Differences Between Malcolm X and Martin Luther King Junior Essay

Ever since the beginning of African slavery in America there has been debate over whether slavery is moral or immoral. Beginning in 1896 black rights leaders began to appear in the U. S. Two of the most influential and famous advocators of black rights were Martin Luther King Junior and Malcolm X. Although their goal of equality between all races is the same their approaches to achieving this goal are different. The main differences between the two leaders are that King achieved his goal through peaceful and moving speeches about equality, while Malcolm was a destroyer of those who were of the superior white race.

The main differences in their approaches to discrimination can stem from their different childhoods. King was from a prominent family in the area of Atlanta who had grown up with excellent schooling. King skipped two grades and went to an Ivy League school at the age of 15 and received the finest education throughout his life. Malcolm grew up with no schooling and was virtually unknown before he began to travel around advocating black rights. Malcolm also suffered through tragedies in his life that scarred.

Malcolm’s father abused his mother and she abused her eight children. Then Malcolm’s father was murdered and his mother suffered a breakdown and, as a result, his family was forced to be split up. Their approaches to discrimination were grounded on their childhood which results in the great differences between them. Malcolm had a bitter desire to get back at the world that he felt he had been mistreated by. Luther grew up in a peaceful, loving environment and this showed through his non-violent protest movements.

Beyond their childhood their viewpoints were also influenced by their religions. Martin was a Baptist reverend who reached out to people while he was at his church. His beliefs were in the social gospel. However, King also practiced “personalism. ” Personalism is defined as the theological concept that emphasizes the personal nature of God and importance as human personality as a reflection of that nature. Malcolm believed in the Islamic religion which condemned whites and showed them no mercy.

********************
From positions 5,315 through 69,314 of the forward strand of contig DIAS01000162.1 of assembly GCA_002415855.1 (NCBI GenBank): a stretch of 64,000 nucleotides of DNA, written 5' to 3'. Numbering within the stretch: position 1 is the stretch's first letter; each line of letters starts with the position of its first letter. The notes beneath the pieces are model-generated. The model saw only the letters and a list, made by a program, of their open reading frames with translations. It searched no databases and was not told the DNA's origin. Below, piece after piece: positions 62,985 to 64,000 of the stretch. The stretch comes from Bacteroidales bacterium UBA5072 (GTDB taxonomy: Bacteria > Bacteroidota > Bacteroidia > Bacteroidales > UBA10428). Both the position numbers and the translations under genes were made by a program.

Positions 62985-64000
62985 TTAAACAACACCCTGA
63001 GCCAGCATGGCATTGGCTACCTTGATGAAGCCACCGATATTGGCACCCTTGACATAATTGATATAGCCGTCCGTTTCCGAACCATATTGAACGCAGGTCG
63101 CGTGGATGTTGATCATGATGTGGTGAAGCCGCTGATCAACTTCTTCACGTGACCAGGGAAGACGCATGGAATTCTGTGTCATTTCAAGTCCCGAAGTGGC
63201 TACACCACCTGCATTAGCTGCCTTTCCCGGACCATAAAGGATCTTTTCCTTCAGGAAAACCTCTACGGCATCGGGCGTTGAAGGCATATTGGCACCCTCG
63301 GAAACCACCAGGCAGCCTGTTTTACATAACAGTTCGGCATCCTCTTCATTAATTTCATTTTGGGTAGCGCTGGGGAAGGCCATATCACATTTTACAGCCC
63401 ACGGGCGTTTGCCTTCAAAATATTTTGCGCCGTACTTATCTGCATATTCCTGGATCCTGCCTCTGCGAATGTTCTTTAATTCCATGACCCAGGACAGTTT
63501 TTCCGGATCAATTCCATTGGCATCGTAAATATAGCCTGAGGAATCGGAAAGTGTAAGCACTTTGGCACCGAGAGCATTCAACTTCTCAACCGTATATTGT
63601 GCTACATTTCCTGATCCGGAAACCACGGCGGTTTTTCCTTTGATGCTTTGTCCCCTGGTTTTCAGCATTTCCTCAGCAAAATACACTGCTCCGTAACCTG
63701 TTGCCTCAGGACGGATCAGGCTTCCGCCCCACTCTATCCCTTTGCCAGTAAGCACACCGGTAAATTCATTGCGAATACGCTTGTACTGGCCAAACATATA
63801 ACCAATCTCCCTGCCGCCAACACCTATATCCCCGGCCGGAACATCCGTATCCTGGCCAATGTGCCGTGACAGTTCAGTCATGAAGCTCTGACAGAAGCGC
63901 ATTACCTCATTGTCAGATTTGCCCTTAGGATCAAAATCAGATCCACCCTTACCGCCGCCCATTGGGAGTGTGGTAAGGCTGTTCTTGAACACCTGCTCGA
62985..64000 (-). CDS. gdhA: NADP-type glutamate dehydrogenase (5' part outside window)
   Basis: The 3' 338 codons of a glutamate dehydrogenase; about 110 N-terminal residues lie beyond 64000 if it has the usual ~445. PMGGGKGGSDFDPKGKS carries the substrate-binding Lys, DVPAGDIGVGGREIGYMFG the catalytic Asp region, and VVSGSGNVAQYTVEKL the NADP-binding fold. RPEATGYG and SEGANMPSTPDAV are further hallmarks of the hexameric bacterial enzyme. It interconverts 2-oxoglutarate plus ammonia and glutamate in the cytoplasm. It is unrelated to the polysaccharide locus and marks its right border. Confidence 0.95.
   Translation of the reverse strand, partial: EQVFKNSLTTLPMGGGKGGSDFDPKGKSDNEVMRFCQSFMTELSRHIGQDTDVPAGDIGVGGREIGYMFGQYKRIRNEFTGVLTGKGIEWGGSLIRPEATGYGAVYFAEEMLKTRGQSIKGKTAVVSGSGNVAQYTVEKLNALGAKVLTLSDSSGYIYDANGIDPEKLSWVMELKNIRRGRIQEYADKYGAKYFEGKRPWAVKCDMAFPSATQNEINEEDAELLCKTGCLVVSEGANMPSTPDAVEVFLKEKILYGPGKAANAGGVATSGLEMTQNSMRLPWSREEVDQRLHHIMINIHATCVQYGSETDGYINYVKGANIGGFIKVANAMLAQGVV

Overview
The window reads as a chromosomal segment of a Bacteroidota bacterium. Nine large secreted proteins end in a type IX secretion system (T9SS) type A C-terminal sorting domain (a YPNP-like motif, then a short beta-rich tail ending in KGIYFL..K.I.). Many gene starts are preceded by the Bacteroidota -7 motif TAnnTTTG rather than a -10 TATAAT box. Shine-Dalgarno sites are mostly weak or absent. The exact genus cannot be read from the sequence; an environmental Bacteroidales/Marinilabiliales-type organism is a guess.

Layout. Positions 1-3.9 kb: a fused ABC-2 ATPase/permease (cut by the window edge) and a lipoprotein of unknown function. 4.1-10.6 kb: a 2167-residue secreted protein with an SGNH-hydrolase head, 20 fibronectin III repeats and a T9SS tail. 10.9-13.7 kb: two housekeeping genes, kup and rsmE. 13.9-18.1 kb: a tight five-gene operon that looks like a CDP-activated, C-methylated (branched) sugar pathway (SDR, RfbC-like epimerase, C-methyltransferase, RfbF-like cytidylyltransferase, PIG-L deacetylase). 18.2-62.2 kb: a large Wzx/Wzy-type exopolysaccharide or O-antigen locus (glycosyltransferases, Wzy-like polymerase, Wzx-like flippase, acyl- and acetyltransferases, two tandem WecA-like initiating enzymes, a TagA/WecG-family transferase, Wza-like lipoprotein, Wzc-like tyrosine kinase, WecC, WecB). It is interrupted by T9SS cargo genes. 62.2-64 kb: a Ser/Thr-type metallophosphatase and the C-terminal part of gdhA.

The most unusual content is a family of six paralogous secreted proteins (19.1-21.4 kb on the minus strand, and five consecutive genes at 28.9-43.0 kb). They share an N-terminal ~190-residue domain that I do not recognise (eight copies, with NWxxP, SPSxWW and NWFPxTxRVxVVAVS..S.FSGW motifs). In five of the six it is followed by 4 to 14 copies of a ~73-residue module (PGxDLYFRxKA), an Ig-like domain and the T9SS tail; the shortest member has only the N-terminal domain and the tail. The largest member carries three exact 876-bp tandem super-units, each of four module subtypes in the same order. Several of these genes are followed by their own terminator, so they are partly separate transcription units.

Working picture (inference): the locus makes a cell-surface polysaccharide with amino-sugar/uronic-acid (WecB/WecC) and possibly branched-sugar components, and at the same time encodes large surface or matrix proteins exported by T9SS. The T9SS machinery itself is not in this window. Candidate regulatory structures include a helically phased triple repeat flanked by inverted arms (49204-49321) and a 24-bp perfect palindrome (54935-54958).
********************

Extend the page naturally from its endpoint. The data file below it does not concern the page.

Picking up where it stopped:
Malcolm and Martin also followed the example of two different role models. Malcolm was influenced by Elijah Muhammad and his organization, the Nation of Islam. Elijah taught Malcolm that the white man is the “devil” and that blacks are the true rulers of the world. Martin revered Gandhi for his way of seeking patience and non-violence. Gandhi was a famous religious leader who led a non-violent retaliation against British imperialism in India. Gandhi taught Martin that it is good to fight a fight without any physical contact.

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Both Malcolm and Martin reflected the viewpoints of their leaders in the way they led their protests. Martin Luther King Junior used non-violent protesting, passive resistance, and “weapons of love” to instruct his followers when fighting for equal rights. His approach can most easily be seen from his famous “I Have a Dream,” speech where he spoke eloquently about his dream for blacks and whites being together with no tensions between them. Martin once quoted, “A riot is the language of the unheard.

Martin means that riots will get you nowhere, if you wish to be heard grab people’s attention through simple, peaceful actions. Malcolm was a segregationist, supporter of segregation, until his pilgrimage to Mecca. Malcolm also was willing to use any means necessary to gain equality for his people. He believed the only way blacks could gain true freedom was through revolution and force. Besides their approaches to achieving equality their effects on the Civil Rights Movement are different. Martin Luther had a positive effect similar to the way he delivered his point.

He changed the perception towards equal freedom by introducing a new viewpoint with his “I have a Dream,” speech. His death also led to the passage of the civil rights legislation in 1968. Most importantly though Martin Luther King Junior gave his people the strength and courage to stand up to their persecutors. Malcolm was murdered similar to King but his death had no effect on the civil rights movement. Instead of a positive effect on the world he encouraged protest and riots and more importantly instilled black pride.

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